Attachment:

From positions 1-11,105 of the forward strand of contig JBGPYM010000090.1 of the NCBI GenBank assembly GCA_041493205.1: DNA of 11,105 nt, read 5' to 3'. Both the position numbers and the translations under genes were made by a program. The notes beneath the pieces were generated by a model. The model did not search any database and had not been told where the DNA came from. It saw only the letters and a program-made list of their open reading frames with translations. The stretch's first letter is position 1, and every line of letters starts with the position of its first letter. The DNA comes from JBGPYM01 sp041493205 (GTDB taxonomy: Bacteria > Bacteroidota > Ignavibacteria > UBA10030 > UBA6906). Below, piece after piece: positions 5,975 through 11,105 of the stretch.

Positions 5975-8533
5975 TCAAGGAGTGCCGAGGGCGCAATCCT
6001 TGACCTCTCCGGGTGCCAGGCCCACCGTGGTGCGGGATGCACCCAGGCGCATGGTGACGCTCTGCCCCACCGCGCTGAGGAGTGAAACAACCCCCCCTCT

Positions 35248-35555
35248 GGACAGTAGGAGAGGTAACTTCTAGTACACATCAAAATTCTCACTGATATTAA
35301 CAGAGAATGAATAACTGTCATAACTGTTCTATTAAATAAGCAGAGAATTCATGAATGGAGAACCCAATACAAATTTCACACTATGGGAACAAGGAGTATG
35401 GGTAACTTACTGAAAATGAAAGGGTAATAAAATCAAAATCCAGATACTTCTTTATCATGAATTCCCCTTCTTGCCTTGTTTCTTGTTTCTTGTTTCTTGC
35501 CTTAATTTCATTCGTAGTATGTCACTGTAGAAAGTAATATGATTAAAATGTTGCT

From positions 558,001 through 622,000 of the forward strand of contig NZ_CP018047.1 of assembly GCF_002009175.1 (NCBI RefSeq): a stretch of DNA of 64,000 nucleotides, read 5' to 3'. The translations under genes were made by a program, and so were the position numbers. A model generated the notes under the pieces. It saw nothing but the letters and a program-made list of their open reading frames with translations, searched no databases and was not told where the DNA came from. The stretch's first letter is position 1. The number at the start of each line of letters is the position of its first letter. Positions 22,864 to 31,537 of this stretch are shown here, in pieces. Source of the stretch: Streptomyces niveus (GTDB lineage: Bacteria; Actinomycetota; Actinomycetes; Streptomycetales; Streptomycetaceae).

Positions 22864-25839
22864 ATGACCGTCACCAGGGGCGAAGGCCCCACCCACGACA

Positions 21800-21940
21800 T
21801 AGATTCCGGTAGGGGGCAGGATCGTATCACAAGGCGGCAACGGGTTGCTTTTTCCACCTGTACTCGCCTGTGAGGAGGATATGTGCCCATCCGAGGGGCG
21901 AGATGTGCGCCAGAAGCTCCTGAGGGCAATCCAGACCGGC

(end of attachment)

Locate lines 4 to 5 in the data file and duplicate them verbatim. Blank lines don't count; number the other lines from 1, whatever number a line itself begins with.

6001 TGACCTCTCCGGGTGCCAGGCCCACCGTGGTGCGGGATGCACCCAGGCGCATGGTGACGCTCTGCCCCACCGCGCTGAGGAGTGAAACAACCCCCCCTCT

Positions 35248-35555